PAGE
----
Known by a variety of names (e.g., education abroad, study abroad or study away, global or international immersion learning, global or international service learning, short-term mission trips), a primary focus of our research team is the investigation of global learning (GLO) and psycho-social-spiritual (PSO or PSSO) outcomes of those who engage in a culturally dislocating experience for study, service, or both.
In June 2009 our RVT launched a mixed methods (i.e., qualitative and quantitative), longitudinal, investigation of the psycho-social-spiritual-educational outcomes of SPU students who travelled internationally for traditional study abroad and faith-based global service. We assessed the students 3 months prior to departure, and then 2-weeks, 6-weeks, 3-months, 6-months, 9-months, and 12-months after their reentry. Presently, we have from one to seven waves of data more than 250 SPU international immersion learning students (and a control group of 70 students who did not travel internationally). We stopped new data collection in Fall 2017 and are patiently waiting while the final enrollees complete their year of re-entry assessments. In the 2018-19 academic year we will begin cleaning and analyzing this monster dataset. There are an unlimited number of ways to investigate the relationships between predictor variables, the GLO and PSO outcomes, and the mechanisms that explain them.
Bikos, L. H., Yamamoto, M., Dykhouse, E., & Sallee, O. (2016). Integrating off-campus international experience into on-campus coursework and research. In D. Gross, K. Abrams, & C. Enns (Eds.), Internationalizing the Undergraduate Psychology Curriculum: Practical lessons learned at home and abroad (pp. 199-216). Washington D. C.: American Psychological Association.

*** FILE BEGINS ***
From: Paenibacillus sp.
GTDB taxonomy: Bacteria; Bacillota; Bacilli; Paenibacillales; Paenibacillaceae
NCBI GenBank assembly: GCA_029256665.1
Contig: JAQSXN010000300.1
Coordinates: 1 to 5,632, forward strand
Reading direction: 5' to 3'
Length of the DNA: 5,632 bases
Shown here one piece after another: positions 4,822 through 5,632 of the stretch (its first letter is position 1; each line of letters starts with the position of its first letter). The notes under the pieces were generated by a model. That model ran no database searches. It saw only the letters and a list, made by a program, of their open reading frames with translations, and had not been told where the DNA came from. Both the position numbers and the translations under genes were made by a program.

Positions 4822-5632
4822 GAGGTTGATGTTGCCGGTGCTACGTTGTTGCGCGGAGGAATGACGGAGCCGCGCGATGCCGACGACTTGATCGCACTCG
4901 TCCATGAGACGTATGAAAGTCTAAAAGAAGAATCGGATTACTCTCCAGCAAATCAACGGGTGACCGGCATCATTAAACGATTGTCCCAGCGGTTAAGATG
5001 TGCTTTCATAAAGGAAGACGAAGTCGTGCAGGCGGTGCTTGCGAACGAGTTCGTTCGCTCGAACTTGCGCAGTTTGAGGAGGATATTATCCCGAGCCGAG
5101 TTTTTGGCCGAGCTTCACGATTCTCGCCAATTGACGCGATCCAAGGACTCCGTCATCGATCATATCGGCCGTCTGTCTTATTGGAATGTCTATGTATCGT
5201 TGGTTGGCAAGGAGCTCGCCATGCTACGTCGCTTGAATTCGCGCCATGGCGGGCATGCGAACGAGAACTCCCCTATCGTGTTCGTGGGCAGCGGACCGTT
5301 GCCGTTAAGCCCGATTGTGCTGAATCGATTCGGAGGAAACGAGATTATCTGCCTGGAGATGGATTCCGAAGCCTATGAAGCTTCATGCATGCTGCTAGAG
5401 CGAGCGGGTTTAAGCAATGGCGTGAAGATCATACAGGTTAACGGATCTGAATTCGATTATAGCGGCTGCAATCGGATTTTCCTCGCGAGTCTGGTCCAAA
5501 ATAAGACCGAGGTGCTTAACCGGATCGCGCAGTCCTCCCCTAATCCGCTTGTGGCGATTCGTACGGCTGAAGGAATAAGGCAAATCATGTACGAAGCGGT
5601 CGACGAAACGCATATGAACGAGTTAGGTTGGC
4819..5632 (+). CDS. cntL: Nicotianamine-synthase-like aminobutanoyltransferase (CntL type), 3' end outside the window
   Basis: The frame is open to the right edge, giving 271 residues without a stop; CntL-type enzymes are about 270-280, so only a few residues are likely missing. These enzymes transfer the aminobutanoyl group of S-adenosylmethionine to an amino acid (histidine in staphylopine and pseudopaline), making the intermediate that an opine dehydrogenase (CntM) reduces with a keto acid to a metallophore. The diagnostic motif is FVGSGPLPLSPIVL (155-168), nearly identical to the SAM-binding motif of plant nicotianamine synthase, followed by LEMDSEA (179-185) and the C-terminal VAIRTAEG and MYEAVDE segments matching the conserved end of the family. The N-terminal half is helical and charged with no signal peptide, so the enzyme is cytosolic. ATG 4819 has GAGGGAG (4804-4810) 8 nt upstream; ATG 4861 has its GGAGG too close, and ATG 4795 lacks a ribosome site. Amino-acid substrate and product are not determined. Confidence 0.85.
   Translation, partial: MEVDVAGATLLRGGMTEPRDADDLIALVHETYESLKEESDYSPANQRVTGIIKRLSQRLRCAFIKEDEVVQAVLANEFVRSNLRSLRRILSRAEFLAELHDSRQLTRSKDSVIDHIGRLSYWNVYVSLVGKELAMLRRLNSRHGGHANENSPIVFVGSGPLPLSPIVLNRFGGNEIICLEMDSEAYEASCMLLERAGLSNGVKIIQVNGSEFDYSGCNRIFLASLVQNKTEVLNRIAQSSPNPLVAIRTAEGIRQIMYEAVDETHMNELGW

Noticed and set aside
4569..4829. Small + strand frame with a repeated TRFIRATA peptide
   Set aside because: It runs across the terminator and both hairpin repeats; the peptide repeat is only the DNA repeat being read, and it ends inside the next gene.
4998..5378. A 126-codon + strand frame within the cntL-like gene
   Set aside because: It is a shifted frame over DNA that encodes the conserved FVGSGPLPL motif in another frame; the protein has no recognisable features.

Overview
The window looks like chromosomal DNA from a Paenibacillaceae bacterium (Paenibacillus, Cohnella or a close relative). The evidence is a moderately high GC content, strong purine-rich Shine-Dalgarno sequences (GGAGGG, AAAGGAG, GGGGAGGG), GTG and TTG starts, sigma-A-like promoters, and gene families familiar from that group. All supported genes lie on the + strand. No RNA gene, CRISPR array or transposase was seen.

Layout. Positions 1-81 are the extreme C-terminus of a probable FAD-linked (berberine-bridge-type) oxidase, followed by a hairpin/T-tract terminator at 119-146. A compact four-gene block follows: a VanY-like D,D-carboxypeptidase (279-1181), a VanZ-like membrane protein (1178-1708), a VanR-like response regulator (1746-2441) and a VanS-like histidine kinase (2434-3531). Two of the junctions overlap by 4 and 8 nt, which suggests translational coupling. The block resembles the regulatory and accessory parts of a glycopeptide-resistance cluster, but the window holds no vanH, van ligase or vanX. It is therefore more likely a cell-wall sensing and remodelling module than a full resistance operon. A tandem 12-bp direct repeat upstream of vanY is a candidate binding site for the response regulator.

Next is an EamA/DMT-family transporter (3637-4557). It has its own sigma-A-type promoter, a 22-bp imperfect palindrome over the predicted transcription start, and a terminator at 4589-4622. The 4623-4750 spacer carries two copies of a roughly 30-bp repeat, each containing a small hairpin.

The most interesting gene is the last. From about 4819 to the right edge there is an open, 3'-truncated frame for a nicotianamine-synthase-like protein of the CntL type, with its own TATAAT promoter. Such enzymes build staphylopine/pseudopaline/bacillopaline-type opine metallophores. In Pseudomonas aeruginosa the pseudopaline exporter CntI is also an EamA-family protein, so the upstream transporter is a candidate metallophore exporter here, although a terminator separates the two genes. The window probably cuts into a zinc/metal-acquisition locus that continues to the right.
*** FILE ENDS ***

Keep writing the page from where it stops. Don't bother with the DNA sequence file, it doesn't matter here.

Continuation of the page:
Bikos, L. H., & Dykhouse, E. C. (2016, January). Cultivating global learning and psychosocial growth in international immersion learning and service-learning returnees. Webinar hosted by Division 52/International Psychology, American Psychological Association. https://vimeo.com/256817822/71404df256
Bikos, L. H. & Dykhouse, E. C. (2015, December). Re-entry friction: Exploring the potential to maximize gains from international immersion learning. Psychology International, 26(4), 4-6. Available from http://www.apa.org/international/pi/2015/12/immersion-learning.aspx
Bikos, L. H., Rodney, H., Gowen, M., Yamamoto, Y., & Dykhouse, E. C. (2015). Effects of searching, faith, and time on the presence of calling in international service learning returnees. Journal of Psychology and Christianity, 34 (4), 325-339.
Owing largely to “new and improved” methods of analyzing the data members of the RVT have been re-analyzing longitudinal data that Dr. Bikos collected in Turkey between 2000 and 2002. The dataset includes 5-waves over the first year of expatriation to Ankara, Turkey, for 32 female, expatriate, spouses. Some results of the reanalysis should be appearing, soon, in a book chapter in the Research Handbook of Global Families. Meanwhile, here are references to the original articles.
Bikos, L. H., Çiftçi, A., Güneri, O. Y., Demir, C. E., Sümer, Z. H., Danielson, S., DeVries, S., & Bilgen, W. (2007). A repeated measures investigation of the first-year adaptation experiences of the female expatriate spouse living in Turkey. Journal of Career Development, 34, 5-27. doi: 10.1177/0894845307304063
*A 9-minute recap of this project (particularly the “behind the scenes” elements) is found in this screencast: https://spu.techsmithrelay.com/zIKE